Nations at War returns to APTN for stories of North American conflict

Nations at War is about the conflicts Indigenous groups have had between each other and outside forces throughout North American history, but the goal of the program—returning for Season 2 on APTN this Saturday—isn’t to celebrate the violence. Rather, it’s to show how damaging it is.

“I want people to realize that war is the least effective and worst option to resolve any issue,” says Tim Johnson. “It is almost always instigated by someone who is looking for an easy path to success or is really desperate.” Created by Johnson, the first season of Nations at War outlined how a continent of nations became dominated by three. The sophomore go-round of 13 instalments examines the impact of migration and the arrival of newcomers on those nations.

Nations at War is the kind of program that should be part of Canadian school curriculum. I learned more about how First Nations groups were pushed out of their land by Europeans in one 22-minute episode than I did a whole course of Canadian history in high school. Narrated by David Lyle—and featuring experts like Simon Fraser Professor of Archaeology, Dr. Eldon Yellowhorn—reenactments, stock footage, breathtaking CGI and stunning music, Nations at War gallops at a breakneck, exhilarating pace. I headed to Google several times during a screener of Episode 11, “Broken Promises,” for more information.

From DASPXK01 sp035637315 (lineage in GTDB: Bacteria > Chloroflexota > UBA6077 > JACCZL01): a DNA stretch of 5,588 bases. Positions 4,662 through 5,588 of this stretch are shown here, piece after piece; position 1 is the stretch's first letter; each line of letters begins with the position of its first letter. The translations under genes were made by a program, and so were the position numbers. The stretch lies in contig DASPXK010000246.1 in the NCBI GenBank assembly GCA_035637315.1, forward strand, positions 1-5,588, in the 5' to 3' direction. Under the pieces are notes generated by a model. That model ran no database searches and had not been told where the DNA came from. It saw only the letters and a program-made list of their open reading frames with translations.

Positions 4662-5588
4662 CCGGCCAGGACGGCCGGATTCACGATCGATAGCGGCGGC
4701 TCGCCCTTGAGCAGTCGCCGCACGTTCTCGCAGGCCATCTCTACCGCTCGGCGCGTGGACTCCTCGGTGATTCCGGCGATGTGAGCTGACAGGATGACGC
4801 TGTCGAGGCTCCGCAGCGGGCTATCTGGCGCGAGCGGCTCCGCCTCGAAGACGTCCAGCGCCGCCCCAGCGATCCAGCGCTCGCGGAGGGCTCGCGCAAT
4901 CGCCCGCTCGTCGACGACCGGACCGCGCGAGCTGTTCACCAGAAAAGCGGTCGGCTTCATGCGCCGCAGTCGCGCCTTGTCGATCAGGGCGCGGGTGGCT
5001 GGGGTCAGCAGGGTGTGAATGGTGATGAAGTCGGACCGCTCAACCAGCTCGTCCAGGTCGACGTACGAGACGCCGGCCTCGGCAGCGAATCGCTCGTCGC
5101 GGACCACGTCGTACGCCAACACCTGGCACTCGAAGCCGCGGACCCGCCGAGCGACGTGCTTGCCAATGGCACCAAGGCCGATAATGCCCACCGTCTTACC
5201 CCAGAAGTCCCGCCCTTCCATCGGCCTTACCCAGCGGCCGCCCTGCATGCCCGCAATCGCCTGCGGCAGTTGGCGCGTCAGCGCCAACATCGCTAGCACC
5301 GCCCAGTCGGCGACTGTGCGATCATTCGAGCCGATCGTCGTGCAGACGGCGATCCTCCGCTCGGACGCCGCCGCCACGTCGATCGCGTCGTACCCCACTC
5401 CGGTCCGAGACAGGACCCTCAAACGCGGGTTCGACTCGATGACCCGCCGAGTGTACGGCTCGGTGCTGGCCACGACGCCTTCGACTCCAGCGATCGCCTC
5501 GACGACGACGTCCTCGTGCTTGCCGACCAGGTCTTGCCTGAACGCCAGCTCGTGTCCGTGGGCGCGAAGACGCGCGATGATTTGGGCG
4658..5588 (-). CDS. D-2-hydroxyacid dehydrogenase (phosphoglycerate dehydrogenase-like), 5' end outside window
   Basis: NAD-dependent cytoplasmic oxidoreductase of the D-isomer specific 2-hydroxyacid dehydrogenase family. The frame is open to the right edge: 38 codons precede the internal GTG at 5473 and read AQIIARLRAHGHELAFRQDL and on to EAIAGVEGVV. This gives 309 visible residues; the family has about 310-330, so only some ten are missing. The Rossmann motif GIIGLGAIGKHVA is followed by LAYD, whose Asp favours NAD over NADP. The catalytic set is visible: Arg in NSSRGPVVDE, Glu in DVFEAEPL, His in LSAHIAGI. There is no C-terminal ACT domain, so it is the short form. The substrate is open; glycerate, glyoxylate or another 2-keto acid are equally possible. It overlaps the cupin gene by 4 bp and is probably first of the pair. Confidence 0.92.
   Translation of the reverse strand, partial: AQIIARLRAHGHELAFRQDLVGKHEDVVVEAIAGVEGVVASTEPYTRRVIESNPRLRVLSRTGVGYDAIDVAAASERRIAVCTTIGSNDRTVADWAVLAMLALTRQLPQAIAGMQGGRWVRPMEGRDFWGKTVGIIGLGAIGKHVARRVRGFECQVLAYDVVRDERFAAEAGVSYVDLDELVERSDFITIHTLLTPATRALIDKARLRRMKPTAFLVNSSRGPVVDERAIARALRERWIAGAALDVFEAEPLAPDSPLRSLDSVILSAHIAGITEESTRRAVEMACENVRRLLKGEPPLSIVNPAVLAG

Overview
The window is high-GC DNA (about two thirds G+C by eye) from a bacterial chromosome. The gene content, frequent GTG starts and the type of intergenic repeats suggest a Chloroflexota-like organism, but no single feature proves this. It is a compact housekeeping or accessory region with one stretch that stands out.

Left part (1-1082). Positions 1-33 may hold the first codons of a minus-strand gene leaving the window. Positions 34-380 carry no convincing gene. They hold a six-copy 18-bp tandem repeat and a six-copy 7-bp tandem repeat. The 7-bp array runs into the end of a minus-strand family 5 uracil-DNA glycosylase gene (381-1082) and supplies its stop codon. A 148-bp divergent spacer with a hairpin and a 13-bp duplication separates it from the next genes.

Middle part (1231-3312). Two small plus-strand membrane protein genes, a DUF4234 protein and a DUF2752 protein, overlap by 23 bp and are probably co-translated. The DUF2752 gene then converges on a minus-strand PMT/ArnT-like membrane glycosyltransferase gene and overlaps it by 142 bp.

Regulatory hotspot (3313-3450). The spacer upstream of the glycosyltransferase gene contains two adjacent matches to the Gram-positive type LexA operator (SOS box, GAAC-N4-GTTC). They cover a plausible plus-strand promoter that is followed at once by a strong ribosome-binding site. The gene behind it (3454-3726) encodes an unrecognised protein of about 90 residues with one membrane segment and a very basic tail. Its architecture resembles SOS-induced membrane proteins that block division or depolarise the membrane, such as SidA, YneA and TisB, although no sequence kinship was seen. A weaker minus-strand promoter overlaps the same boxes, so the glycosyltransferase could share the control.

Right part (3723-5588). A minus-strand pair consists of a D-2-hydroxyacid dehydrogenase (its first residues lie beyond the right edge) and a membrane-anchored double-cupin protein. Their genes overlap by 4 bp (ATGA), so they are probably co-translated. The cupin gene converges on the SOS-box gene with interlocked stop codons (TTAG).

“I’ve always been interested in history,” says producer and Métis filmmaker Jason Friesen (Health Nutz). “Tim is very enthusiastic and a knowledgeable person about history. It got the wheels turning for me, creatively, and we all need to know more about our history.”

Johnson did an incredible amount of reading in preparation for Nations at War. Growing up in Halifax, his junior high history classes recalled the Mi’kmaq peoples of the Maritimes. For him, Canadian history meant Indigenous Peoples, followed by the invasion of the English and the French. When it came to creating Nations at War, it was all about telling the human story, and the more obscure or interesting the better.

“Jason and I sat down with my bullet-point list and said, ‘OK, why is this story good?'” recalls Johnson. “Jason is Métis, so one of the things he said was, ‘I want to see Métis stories.'”

As Nations at War tells, for the majority of human history, North America’s population was entirely Indigenous. Then, in the early 1600s, Europeans began to establish colonies along the Atlantic coast. These settlements became gateways through which millions of people would eventually flow west, creating demand for new land.

Europeans weren’t the only people creating chaos as they settled across North America. The Ojibwe and Lakota were already on the move, and their migration created a domino effect which provoked conflict and cultural change, as peoples who already called the west home fought to defend their territory.

“I want people to tune in and have those moments of, ‘Wow, I didn’t know that,’ Googling it and opening things up to conversation,” Friesen says. “People get certain ideas about what they’ve read or been told in the past, and the way we present it gives many different perspectives.”

Nations at War airs Saturdays at 7 p.m. Eastern on APTN.

Images courtesy of Athan Merrick.

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